Chris Wright believes there are five key ingredients to beer: malt, water, hops, yeast and friends.
While he loves the taste of a pint of suds as much as any brewer, he enjoys the social lubricant aspect even more.
“I love that it brings people together. It removes barriers,” he said. “Every night there are people who come into the pub, they don’t know each other beforehand but they hang out, they have a huge in-depth conversation and they leave having met a friend. If beer can help people become friends, I think that’s a magical thing.”
Wright’s Pikes Peak Brewing Co. might be the friendliest place in northern El Paso County. Eighteen months after opening, the brewpub recently doubled in size to accommodate the unexpected demand for seats and beer. He hopes to brew 2,000 barrels in 2013, up from 1,000 last year and 350 in 2011.
It’s an exciting time for a former Army captain who only a couple of years ago was selling computer networks.
Clearly, northern El Paso County was thirsty for its own brews.
“It was so crowded on Thursday, Friday and Saturday nights, that people would come in, not find anywhere to sit and walk away,” said Wright, 40. “The way the community has embraced us has been amazing.”
A Virginia native, Wright came here while in the Army and decided to stay. He got into brewing when his wife bought him a class at a home-brew shop. In 2008, he published a book, “The Beer Journal,” encouraging people to reflect on and take notes on what they drank.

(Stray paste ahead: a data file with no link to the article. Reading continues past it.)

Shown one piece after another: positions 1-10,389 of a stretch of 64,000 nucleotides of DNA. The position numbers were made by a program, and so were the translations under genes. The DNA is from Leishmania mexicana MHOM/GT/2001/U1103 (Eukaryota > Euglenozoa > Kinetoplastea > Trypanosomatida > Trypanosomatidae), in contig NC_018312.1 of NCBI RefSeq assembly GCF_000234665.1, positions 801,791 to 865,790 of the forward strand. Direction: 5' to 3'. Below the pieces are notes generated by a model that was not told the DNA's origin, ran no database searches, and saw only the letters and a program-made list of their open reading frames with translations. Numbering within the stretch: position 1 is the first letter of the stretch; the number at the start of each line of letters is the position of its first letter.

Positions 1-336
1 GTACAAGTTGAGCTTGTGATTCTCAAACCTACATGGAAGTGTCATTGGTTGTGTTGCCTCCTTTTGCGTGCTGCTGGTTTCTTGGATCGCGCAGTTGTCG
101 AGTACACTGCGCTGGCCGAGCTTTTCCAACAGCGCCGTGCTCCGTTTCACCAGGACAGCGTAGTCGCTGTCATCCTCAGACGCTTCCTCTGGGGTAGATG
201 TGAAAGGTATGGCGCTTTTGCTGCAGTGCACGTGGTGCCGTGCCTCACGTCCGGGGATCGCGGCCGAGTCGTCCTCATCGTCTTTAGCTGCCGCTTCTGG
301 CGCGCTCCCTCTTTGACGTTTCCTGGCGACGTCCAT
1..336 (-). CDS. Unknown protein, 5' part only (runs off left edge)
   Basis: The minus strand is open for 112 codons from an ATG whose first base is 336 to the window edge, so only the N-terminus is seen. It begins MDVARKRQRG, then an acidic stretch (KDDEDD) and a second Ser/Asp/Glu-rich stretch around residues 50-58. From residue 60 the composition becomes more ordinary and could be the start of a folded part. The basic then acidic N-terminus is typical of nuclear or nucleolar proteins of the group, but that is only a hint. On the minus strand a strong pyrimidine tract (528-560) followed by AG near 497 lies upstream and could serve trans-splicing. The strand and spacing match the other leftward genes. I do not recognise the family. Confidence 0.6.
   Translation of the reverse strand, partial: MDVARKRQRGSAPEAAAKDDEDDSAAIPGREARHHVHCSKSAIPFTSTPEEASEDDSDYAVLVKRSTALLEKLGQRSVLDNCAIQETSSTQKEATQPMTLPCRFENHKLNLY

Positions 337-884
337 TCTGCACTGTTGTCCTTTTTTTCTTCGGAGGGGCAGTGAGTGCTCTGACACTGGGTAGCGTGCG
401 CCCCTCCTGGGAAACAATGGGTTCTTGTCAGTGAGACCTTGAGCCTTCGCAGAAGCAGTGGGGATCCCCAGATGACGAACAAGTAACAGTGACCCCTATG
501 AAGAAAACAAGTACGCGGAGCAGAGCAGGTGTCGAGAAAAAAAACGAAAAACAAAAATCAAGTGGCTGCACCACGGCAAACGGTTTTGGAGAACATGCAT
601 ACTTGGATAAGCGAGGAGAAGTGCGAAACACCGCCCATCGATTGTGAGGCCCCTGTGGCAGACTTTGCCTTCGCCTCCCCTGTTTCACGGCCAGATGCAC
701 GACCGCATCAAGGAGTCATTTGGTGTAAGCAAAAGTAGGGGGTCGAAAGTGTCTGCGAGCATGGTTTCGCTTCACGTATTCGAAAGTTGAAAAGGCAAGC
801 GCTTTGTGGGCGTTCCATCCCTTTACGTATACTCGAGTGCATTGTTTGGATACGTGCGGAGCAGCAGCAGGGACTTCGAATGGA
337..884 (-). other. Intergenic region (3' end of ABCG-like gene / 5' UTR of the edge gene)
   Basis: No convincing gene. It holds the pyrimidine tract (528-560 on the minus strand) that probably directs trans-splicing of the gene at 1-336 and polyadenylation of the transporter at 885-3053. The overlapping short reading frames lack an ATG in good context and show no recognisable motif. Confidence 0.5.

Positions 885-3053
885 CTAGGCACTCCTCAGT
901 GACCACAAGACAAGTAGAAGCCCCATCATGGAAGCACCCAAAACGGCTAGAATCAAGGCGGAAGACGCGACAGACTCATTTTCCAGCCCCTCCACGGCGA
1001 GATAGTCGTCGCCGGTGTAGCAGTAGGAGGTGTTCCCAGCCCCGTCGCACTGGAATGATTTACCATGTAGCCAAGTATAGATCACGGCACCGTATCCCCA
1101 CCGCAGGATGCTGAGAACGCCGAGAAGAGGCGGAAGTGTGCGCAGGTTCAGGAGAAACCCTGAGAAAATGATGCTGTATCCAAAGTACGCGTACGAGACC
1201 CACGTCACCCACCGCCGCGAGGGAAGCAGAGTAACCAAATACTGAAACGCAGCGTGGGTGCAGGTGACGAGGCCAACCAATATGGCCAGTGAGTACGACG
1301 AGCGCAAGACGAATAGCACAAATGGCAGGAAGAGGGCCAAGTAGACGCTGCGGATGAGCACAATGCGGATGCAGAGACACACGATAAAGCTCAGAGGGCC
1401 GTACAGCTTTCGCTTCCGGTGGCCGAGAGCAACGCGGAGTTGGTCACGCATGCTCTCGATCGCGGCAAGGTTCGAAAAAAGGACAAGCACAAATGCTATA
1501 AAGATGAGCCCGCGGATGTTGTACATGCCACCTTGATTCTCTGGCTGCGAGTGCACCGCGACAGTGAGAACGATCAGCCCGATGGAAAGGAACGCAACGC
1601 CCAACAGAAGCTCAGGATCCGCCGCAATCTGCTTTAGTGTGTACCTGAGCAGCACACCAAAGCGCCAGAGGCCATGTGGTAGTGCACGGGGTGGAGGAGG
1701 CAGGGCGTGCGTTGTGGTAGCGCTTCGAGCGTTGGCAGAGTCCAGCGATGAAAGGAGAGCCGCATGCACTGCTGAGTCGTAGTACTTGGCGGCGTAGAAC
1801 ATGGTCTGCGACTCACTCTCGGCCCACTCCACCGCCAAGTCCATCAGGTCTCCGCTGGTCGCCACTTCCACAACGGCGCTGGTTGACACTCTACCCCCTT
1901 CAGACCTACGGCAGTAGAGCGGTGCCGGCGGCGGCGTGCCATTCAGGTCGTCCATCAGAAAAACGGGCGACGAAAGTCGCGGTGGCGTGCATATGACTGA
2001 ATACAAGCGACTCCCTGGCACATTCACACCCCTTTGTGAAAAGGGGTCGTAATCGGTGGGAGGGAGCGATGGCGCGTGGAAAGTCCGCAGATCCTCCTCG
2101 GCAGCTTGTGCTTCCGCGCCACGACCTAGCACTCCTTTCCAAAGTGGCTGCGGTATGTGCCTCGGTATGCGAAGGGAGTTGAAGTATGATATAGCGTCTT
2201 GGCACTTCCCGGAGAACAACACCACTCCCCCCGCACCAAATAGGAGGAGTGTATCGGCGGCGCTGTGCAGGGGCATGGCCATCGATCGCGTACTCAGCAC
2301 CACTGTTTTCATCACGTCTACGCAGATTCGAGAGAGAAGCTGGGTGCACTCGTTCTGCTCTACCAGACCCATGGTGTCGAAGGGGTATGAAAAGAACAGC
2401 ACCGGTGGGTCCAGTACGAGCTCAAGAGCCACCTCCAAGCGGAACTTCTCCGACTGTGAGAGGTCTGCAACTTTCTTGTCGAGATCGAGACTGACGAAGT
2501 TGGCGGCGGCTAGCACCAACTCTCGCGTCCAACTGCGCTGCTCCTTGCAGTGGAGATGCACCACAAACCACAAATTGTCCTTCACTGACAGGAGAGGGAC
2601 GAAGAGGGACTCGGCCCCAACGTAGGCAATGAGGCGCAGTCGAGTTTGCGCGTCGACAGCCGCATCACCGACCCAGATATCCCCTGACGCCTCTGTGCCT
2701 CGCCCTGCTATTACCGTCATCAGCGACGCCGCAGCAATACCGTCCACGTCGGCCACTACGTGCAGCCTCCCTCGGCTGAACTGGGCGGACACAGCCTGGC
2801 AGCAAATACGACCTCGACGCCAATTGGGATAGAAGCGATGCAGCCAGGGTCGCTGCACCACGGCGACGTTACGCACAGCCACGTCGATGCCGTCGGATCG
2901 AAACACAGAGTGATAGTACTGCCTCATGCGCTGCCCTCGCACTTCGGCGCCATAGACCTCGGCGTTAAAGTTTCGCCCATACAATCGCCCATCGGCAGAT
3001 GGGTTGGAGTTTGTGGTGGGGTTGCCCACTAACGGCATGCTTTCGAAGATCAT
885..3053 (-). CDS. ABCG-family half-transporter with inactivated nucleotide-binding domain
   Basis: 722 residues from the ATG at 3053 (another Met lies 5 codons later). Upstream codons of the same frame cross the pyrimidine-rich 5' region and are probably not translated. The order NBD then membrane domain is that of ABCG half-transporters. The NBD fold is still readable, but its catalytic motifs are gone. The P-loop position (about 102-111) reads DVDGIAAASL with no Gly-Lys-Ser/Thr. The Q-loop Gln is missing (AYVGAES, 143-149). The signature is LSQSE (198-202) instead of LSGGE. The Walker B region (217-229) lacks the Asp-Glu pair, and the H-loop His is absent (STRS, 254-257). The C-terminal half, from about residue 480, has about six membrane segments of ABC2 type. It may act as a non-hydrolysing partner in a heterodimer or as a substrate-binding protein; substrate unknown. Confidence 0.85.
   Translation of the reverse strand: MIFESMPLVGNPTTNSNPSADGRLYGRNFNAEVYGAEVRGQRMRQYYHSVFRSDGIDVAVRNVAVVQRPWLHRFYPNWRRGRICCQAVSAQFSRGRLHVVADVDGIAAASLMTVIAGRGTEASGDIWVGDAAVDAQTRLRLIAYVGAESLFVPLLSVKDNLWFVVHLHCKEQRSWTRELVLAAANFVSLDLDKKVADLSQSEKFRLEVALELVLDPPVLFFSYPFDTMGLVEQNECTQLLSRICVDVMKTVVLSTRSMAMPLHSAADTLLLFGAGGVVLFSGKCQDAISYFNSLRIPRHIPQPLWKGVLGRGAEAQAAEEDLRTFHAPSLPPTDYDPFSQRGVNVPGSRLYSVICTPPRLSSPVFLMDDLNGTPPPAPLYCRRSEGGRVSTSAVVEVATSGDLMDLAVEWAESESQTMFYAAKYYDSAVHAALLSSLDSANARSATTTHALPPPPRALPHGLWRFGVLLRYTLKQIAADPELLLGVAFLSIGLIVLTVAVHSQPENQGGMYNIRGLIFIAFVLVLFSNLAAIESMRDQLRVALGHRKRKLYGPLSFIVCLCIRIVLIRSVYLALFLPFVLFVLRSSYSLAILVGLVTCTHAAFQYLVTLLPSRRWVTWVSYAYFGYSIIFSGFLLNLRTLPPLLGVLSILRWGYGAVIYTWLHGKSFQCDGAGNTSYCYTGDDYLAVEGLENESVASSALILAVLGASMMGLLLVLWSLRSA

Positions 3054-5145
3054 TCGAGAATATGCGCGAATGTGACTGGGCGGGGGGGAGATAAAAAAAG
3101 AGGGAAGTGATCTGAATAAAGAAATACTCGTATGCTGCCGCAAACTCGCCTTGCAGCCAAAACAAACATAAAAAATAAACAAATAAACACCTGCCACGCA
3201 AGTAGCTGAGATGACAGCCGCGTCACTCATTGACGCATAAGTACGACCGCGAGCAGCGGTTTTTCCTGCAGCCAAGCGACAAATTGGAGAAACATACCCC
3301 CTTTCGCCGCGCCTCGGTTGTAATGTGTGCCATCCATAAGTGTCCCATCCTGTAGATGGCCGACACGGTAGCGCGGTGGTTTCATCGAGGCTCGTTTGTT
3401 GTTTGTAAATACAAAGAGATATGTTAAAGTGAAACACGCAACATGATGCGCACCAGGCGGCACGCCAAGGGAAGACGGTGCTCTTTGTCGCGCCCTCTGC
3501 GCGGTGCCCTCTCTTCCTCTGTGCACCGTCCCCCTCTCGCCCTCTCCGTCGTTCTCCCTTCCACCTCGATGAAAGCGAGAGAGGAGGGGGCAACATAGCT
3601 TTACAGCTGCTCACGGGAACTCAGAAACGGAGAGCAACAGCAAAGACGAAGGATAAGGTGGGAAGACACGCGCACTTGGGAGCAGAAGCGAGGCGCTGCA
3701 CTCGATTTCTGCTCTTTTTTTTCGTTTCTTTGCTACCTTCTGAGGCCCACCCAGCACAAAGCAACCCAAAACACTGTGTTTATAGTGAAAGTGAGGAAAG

Wright is part of the new generation of Colorado brewery owners, those who came not from a large, established operation, but home brewers looking to share their concoctions with the world. He never had worked at a brewery before opening the pub and picked Monument because it’s where he lives and the area had no brewery of its own.
He chose the name because, well, Pikes Peak is what we’re famous for, and named brews after local landmarks.
For the record, despite the name, it’s the farthest brewery from Pikes Peak in the county. But it has a nice view of the peak from the beer garden.
The beer menu has grown but the food menu hasn’t, offering panini sandwiches, beer-cheese soup, pretzels, a meat-and-cheese plate and a sandwich of the day from Front Range Barbecue. Wright doesn’t want his brewpub to be a restaurant that happens to brew beer. It’s a brewery that happens to serve light food, he said, and visiting feels like going to a coffee shop, or to a friend’s basement — if that friend had a bar and two rooms full of 15-foot stainless steel vats.
The beers aren’t as experimental as those at some other breweries. Wright takes an established style and tweaks it to make it his own, as he did with Devil’s Head Red. He gave it a blast of hops and caramel malt, resulting in a red ale that is thicker and sweeter than usual, with a hoppiness and spiciness seldom found in that style. It’s his reigning best-seller.
With the expansion, he hopes to branch into more experimental styles, such as sours, and to age more beers in oak casks. He put some Elephant Rock in a cask for a month, and what was a basic IPA with strong hoppiness became a subtle, complex brew that is his current favorite. Several weeks in a red wine barrel turned the Gold Rush Belgian Ale into a sweet drink more akin to a cider.
Customers in the once beer-starved area appreciate the variety. Brian McCarthy used to drive to Castle Rock or Colorado Springs to enjoy a fresh microbrew. He likes to rotate through the menu, enjoying a half-pint of each.
“They’re full-bodied. The commercial-type beers, they tend to be light,” he said.
Does he have a favorite?
“All of them.”
Wright hopes the expansion will spread the brewpub’s name south and the extra capacity will let him sell at more than the 30 bars and restaurants where it is currently available. He also plans to begin canning beer.
“My mission for 2013 is to make sure Colorado Springs knows we’re here,” he said.
“I’ve got a lot more beer to sell.”
Rappold writes about the local beer scene bi-weekly in Food.